We are responsible for enforcing European consumer laws that apply specifically to aviation. This includes legislation relating to price transparency, contract terms, passenger rights during flight disruption and access to air travel for passengers with reduced mobility. We also have concurrent powers with the Competition and Markets Authority (CMA) to enforce general consumer law in the aviation sector. This covers airlines, airports, tour operators and travel agents.
Most of the complaints and enquiries that CAA receives from individual consumers are about resolving individual purchasing or travel problems and are handled by the CAA’s Passenger and Complaints Team (PACT). Should you wish to contact the CAA about an organisation that we regulate, but for which you are not seeking to resolve an individual purchasing or travel problem, details of how to complain can be found in our Complaints Policy.
The CAA receives many emails and letters each week from consumers relating to issues that they encounter in the marketplace. Much of this correspondence is similar in content or relates to issues that fall outside of the CAA’s consumer protection role. Further, as a public corporation, the CAA has finite resources and we are not able to, and neither are we under a legal duty to, investigate and respond to individual complaints and enquiries. Rather, we use information about alleged breaches in consumer protection law to gain a better understanding of how the air travel industry is working for consumers and to assist us in prioritising our consumer protection work.
Where appropriate, we may use the information to contact businesses to remind them of their obligations or, in more serious circumstances, we may instigate a more formal investigation. In such situations it is not the CAA’s policy to engage in correspondence with an individual complainant on the progress of the CAA’s action.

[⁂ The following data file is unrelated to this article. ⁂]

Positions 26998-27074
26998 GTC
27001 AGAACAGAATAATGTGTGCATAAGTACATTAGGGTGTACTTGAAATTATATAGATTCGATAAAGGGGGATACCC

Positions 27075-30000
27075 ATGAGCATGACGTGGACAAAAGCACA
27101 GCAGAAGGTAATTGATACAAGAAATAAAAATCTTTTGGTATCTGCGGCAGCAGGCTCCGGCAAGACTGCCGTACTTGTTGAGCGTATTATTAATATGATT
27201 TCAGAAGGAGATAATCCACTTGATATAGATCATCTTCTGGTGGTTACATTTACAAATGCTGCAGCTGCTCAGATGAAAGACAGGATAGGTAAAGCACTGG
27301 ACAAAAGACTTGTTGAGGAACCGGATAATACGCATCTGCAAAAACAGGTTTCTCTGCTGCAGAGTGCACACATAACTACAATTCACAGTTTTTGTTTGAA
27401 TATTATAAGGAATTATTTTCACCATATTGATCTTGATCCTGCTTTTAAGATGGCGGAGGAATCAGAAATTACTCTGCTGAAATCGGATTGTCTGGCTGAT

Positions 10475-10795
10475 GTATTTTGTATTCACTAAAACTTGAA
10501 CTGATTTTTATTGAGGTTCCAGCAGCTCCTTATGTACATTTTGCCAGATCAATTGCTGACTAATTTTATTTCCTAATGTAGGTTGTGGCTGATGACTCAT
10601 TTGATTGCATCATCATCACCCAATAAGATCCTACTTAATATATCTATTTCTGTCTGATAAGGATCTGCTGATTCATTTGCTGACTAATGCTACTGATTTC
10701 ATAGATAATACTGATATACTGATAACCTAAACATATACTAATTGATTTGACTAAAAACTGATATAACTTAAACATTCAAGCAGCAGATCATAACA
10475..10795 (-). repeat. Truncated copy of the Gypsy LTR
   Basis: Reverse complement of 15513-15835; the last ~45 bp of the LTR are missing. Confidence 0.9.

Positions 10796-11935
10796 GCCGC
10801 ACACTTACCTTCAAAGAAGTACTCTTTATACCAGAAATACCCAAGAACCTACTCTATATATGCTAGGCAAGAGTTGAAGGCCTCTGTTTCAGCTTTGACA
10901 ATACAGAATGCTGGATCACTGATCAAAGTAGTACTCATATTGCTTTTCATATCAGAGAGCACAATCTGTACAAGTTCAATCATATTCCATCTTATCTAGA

We also have concurrent powers with the Competition and Markets Authority (CMA) to enforce general consumer law in the aviation sector. This covers airlines, airports, tour operators and travel agents. We have a Memorandum of Understanding with the CMA that sets out how we will work together within the framework of consumer law:
The European Commission has published
guidelines to clarify the existing rules and facilitate their application across the EU.
We have issued guidance on our approach to enforcing consumer law. The guidance aims to inform our stakeholders, (businesses and their advisers, consumers, consumer groups, and other interested parties) on how we will use our consumer powers.
We have also published prioritisation principles that explain our approach in deciding what is the most important work to do in the areas of consumer protection, competition law and economic regulation.
The CAA is responsible for compliance and enforcement with European law providing rights to disabled passengers and passengers with reduced mobility. View the European Legislation and “ Interpretative guidelines” on application of the Regulation. The legislation is enacted in the UK through The Civil Aviation (Access to Air Travel for Disabled Persons and Persons with Reduced Mobility) Regulations 2014.
The CAA has published guidance for airports on setting, publishing and monitoring Quality Standards under the Regulation.
The legislation places obligations on airports and airlines to provide access to air travel for PRMs, subject to some safety and security issues.
These include obligations on:
Under Section 83 of the Civil Aviation Act 2012 airports and airlines are required to “publish information for the benefit” of passengers. The CAA requires airlines and airports to publish key information relevant to passengers with reduced mobility on their websites.